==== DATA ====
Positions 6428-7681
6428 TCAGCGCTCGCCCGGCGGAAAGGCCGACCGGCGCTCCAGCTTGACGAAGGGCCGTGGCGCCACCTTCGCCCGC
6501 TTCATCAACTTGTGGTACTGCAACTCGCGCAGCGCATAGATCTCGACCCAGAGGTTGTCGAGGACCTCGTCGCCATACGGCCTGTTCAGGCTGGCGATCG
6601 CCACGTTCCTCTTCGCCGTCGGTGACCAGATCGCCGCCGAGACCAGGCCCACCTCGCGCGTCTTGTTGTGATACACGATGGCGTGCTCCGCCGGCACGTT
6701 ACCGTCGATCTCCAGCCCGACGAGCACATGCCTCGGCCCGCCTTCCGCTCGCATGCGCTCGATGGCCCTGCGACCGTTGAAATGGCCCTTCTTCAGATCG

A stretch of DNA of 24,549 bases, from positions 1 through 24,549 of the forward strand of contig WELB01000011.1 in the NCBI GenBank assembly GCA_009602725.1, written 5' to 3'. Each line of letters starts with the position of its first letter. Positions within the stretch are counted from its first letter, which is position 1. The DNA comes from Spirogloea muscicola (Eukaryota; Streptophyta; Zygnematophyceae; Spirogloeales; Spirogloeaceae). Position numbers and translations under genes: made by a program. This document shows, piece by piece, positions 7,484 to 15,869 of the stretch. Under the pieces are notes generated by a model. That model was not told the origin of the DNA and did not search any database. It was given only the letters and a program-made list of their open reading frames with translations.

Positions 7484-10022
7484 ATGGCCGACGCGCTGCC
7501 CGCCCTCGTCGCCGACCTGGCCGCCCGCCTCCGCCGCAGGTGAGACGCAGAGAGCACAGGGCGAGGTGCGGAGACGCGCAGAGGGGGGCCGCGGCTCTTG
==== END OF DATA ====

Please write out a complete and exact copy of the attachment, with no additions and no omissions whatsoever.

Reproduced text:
Positions 6428-7681
6428 TCAGCGCTCGCCCGGCGGAAAGGCCGACCGGCGCTCCAGCTTGACGAAGGGCCGTGGCGCCACCTTCGCCCGC
6501 TTCATCAACTTGTGGTACTGCAACTCGCGCAGCGCATAGATCTCGACCCAGAGGTTGTCGAGGACCTCGTCGCCATACGGCCTGTTCAGGCTGGCGATCG
6601 CCACGTTCCTCTTCGCCGTCGGTGACCAGATCGCCGCCGAGACCAGGCCCACCTCGCGCGTCTTGTTGTGATACACGATGGCGTGCTCCGCCGGCACGTT
6701 ACCGTCGATCTCCAGCCCGACGAGCACATGCCTCGGCCCGCCTTCCGCTCGCATGCGCTCGATGGCCCTGCGACCGTTGAAATGGCCCTTCTTCAGATCG

A stretch of DNA of 24,549 bases, from positions 1 through 24,549 of the forward strand of contig WELB01000011.1 in the NCBI GenBank assembly GCA_009602725.1, written 5' to 3'. Each line of letters starts with the position of its first letter. Positions within the stretch are counted from its first letter, which is position 1. The DNA comes from Spirogloea muscicola (Eukaryota; Streptophyta; Zygnematophyceae; Spirogloeales; Spirogloeaceae). Position numbers and translations under genes: made by a program. This document shows, piece by piece, positions 7,484 to 15,869 of the stretch. Under the pieces are notes generated by a model. That model was not told the origin of the DNA and did not search any database. It was given only the letters and a program-made list of their open reading frames with translations.

Positions 7484-10022
7484 ATGGCCGACGCGCTGCC
7501 CGCCCTCGTCGCCGACCTGGCCGCCCGCCTCCGCCGCAGGTGAGACGCAGAGAGCACAGGGCGAGGTGCGGAGACGCGCAGAGGGGGGCCGCGGCTCTTG